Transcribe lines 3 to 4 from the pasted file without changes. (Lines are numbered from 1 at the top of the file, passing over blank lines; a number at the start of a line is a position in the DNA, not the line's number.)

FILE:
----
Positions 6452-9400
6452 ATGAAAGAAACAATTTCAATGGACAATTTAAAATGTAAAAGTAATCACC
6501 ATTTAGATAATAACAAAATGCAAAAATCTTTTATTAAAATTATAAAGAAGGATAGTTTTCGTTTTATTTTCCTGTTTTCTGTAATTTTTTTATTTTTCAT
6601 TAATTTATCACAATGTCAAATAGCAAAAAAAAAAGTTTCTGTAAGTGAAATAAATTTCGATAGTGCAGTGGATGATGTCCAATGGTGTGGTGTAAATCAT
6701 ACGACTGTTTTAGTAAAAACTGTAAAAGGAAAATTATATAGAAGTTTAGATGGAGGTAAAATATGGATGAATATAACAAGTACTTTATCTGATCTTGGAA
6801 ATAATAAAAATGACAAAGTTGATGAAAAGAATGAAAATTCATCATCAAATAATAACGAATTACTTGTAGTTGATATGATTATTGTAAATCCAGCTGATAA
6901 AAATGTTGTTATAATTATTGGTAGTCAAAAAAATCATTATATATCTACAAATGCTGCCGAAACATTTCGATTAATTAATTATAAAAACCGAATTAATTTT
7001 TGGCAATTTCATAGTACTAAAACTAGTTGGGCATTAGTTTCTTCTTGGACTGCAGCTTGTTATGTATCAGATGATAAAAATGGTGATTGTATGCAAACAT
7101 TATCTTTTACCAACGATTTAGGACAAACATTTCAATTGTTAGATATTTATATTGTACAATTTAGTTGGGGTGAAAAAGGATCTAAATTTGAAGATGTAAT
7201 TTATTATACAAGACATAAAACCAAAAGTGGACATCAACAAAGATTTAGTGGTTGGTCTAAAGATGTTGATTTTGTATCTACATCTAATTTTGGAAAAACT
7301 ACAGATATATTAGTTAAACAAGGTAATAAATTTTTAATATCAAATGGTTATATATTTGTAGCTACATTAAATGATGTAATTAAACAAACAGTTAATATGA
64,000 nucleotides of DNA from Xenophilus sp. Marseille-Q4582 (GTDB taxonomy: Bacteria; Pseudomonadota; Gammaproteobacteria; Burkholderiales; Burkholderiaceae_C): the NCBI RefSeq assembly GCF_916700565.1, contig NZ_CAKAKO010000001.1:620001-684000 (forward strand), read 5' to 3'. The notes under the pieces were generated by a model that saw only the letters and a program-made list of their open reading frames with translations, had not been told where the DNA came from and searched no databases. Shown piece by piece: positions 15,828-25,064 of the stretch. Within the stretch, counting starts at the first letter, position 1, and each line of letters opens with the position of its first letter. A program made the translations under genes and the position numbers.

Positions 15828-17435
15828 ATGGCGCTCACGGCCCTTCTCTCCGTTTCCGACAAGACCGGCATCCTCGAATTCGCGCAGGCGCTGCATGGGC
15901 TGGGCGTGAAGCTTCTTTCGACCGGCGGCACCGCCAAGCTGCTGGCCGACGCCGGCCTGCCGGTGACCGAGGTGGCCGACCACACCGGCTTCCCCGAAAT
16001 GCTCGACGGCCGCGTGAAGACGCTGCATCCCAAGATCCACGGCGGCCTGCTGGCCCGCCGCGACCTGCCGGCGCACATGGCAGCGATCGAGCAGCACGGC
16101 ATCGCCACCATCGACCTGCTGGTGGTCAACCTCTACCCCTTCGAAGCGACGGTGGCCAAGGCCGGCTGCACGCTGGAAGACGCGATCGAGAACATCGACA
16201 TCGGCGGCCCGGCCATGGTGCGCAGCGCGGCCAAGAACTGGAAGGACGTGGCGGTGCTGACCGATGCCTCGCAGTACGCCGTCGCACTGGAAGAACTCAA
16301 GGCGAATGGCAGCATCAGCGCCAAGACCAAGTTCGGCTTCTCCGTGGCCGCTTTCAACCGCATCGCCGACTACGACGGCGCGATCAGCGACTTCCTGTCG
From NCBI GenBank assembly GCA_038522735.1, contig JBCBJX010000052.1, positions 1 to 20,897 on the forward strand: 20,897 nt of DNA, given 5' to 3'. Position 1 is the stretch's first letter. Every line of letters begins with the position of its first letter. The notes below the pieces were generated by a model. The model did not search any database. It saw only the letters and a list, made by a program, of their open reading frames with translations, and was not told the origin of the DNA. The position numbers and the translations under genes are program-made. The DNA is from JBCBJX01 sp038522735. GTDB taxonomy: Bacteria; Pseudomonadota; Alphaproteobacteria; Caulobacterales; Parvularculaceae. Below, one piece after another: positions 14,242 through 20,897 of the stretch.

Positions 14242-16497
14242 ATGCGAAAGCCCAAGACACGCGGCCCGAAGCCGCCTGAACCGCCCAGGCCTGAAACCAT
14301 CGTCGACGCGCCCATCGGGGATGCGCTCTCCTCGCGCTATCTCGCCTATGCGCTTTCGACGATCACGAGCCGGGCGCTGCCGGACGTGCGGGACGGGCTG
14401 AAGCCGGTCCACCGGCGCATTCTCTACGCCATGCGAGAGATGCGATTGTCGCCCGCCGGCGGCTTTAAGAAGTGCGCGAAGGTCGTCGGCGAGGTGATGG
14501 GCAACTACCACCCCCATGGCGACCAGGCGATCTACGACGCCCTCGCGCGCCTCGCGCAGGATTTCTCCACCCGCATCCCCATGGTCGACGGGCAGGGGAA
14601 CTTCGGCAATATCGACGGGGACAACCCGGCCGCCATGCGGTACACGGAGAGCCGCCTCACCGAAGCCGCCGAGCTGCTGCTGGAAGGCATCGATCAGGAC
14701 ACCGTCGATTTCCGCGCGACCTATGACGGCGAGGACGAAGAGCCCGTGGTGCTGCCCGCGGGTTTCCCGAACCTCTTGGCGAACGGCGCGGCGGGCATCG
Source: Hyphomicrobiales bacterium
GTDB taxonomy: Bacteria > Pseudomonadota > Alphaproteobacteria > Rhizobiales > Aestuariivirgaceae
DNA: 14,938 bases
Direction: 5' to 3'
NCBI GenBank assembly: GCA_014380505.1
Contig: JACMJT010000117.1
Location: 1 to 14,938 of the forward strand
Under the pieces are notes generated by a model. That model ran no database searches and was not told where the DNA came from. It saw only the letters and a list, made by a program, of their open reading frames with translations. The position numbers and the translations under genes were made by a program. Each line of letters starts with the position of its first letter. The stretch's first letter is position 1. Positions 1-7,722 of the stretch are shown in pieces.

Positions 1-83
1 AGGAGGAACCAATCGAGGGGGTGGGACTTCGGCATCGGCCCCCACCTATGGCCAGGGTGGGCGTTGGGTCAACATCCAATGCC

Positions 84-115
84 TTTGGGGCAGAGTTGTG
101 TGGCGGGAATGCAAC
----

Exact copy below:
6501 ATTTAGATAATAACAAAATGCAAAAATCTTTTATTAAAATTATAAAGAAGGATAGTTTTCGTTTTATTTTCCTGTTTTCTGTAATTTTTTTATTTTTCAT
6601 TAATTTATCACAATGTCAAATAGCAAAAAAAAAAGTTTCTGTAAGTGAAATAAATTTCGATAGTGCAGTGGATGATGTCCAATGGTGTGGTGTAAATCAT